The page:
Claire Martin & Kenny Barron – Too Much In Love To Care – Linn Records multichannel SACD AKD 390, 57:47 [4/9/12] *****:
(Claire Martin – vocals; Kenny Barron – piano; Peter Washington – bass; Kenny Washington – drums; Steve Wilson – saxophone, flute)
With musical inspirations like Judy Garland, Ella Fitzgerald and Betty Carter, it is no surprise Claire Martin would succeed as a jazz singer. At twenty-one she fronted a quartet and was signed to Scottish label, Linn. Her debut, The Waiting Game was The Times album of the year and immediately put her among the elite of English jazz singers. Soon after the release of the album, she opened for Tony Bennett (who has become a huge fan) at the Glasgow International Jazz festival. Her pristine vocals and intuitive feel for melodic interpretation shaped her musical vision.
Subsequent albums brought the attention of the American music culture, when she recorded a live album at Ronnie Scott’s legendary nightclub. Overall Martin has made thirteen records with Linn Records, collaborating with Martin Taylor, John Martin, Stephane Grappelli, Mark Nightingale, Sir Richard Rodney Bennett, Jim Mullen and Nigel Hitchcock. Many of these projects have contained popular modern music and songs of The American Songbook. Ms. Martin has been appointed Officer Of The Order Of The British Empire (O.B.E), in addition she is a co-presenter for Jazz Line Up on BBC Radio 3.
Claire Martin’s latest album is a collection of vintage American standards. She has decided to record with piano legend, Kenny Barron. Barron has an extensive career with harmonious jazz arrangement. Backed by Peter Washington (bass), Kenny Washington (drums) and Steve Wilson (saxophone, flute), the band is fully capable of propelling Martin’s talent into American Songbook respectability. Opening the set is a surprising version of the eclectic “Too Much In Love To Care” (apparently unrecorded since Carmen McRae in 1954). Martin’s breezy, sophisticated phrasing is impeccable. The latin-fused quintet (with a jaunty flute by Steve Wilson) swings effortlessly. The singer has always enjoyed a special chemistry with pianists. On the Gershwin classic, “Embraceable You”, she gets to perform a duo with one of the best interpreters of romantic music, Kenny Barron. His playing is concise (almost Basie-like) and lyrical. With a slight up tempo, Martin singing is artistic, reminiscent of her hero, Ella Fitzgerald. Even on a song covered by nearly everyone (“Time After Time”), her take is fresh and vibrant. Barron executes a finger-snapping elegance that shines. Demonstrating a bluesy nuance, “How Long Has This Been Going On” is wistful. Bassist Peter Washington joins with an intricate solo on double bass.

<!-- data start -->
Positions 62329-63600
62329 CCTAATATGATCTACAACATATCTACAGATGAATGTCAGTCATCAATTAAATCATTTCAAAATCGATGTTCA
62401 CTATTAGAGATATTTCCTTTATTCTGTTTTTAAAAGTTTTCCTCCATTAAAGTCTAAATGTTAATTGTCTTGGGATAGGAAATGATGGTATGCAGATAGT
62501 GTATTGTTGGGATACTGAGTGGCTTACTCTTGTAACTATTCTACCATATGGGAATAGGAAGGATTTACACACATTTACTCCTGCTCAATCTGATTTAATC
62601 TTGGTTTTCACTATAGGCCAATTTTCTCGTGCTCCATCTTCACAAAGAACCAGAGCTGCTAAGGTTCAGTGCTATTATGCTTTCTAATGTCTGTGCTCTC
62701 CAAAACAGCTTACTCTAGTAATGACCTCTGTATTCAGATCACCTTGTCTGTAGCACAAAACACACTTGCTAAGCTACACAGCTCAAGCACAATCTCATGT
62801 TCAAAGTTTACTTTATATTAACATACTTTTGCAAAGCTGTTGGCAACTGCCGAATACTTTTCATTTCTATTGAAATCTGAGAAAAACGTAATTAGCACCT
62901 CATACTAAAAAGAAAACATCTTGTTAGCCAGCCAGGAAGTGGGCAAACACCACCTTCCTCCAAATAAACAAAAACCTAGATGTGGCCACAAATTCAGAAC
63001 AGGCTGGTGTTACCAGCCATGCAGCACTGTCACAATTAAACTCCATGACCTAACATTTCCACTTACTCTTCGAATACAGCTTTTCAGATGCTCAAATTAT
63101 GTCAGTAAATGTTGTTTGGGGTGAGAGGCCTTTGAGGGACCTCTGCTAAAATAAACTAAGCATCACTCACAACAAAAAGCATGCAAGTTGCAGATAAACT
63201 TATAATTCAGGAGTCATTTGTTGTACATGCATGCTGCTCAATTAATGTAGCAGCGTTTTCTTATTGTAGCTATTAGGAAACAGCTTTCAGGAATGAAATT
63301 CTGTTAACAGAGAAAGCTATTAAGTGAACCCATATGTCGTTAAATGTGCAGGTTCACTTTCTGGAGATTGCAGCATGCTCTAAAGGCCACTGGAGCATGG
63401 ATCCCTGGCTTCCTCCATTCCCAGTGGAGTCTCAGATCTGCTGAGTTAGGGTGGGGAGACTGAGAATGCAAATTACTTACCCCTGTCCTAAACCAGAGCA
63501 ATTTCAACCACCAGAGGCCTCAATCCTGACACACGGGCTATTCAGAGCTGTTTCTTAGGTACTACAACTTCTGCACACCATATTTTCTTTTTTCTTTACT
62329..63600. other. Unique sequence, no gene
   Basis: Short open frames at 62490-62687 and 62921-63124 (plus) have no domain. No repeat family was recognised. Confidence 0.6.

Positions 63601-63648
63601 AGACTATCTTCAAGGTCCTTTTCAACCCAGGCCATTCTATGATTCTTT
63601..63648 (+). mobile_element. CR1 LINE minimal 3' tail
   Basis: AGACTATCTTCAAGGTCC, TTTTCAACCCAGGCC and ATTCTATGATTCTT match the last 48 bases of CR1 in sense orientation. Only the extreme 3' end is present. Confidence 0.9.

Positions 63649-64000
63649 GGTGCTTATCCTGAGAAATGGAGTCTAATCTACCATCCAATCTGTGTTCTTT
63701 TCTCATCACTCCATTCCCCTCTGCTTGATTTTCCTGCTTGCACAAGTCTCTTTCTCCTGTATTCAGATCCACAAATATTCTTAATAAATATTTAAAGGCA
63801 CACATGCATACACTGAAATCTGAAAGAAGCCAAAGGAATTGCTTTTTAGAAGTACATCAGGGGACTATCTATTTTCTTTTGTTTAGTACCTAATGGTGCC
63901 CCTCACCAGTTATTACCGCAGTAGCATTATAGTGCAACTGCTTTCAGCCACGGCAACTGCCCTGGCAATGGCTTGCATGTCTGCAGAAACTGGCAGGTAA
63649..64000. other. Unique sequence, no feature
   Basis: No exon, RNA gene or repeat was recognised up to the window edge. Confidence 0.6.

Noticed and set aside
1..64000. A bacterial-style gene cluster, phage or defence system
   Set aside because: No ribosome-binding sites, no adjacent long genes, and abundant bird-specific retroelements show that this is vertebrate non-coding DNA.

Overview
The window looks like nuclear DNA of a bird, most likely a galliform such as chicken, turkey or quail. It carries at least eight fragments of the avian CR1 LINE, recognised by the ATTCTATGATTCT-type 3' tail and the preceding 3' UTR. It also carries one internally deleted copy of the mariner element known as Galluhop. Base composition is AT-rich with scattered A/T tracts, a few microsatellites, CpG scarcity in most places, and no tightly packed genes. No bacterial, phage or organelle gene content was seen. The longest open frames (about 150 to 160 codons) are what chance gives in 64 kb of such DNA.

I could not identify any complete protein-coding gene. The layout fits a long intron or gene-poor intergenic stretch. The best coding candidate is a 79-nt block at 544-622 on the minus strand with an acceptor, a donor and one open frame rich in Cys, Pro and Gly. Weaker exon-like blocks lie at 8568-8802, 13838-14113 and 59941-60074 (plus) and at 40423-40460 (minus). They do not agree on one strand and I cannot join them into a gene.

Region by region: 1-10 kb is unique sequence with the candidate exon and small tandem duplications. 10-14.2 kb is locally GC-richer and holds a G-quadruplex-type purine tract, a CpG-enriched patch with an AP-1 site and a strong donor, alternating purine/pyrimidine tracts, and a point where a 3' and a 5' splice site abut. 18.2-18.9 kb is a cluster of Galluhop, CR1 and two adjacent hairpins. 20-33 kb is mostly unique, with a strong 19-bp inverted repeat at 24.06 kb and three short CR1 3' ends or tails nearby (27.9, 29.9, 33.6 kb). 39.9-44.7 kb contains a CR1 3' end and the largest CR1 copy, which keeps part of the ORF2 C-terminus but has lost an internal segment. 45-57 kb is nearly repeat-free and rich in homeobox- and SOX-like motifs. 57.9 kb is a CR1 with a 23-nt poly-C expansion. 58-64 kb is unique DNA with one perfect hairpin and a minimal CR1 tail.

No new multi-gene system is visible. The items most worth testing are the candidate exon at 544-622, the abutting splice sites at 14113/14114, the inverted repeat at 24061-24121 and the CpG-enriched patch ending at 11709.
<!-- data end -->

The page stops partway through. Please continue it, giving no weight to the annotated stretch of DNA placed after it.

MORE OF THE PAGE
Martin possesses all of the requisite elements of jazz singing, including flawless elocution, excellent timing and an ability to intermingle her vocal tones with the ensemble. The band is superb, especially on the saucy cover of “Lazy Afternoon”. Kenny Washington’s drumming is masterful and anchors the stylish, jazzy vibe. The arrangements are never dull. “I Only Have Eyes For You” adopts a gentle swing groove and reinvents itself. There is also a warm familiarity with the material as evidenced by the slow-burning, “I’m Glad There Is You”. Martin injects emotional poignancy, but not excessively. The finale (“Too Late Now”) reunites her with Barron in a heartfelt ballad.
Too Much In Love To Care is a superlative album. From the stylistic, “cool” jazz of the quartet to the assured, versatile singing, all of the pieces fit intuitively. The SACD sound is powerful and engineered with crisp tonality and warmth. The detailed mixing of Martin’s velvet voice and outstanding diction is amazingly clear and distinctive. The separation all around is first class and uncluttered.
TrackList: Too Much In Love To Care; Embraceable You; Weaver Of Dreams; Crazy he Calls Me; You Turned The Tables On Me; How Long Has This Been Going On?; Lazy Afternoon; Time After Time; I Only Have Eyes For You; I’m Glad There Is You; Wonder Why; Too Late Now
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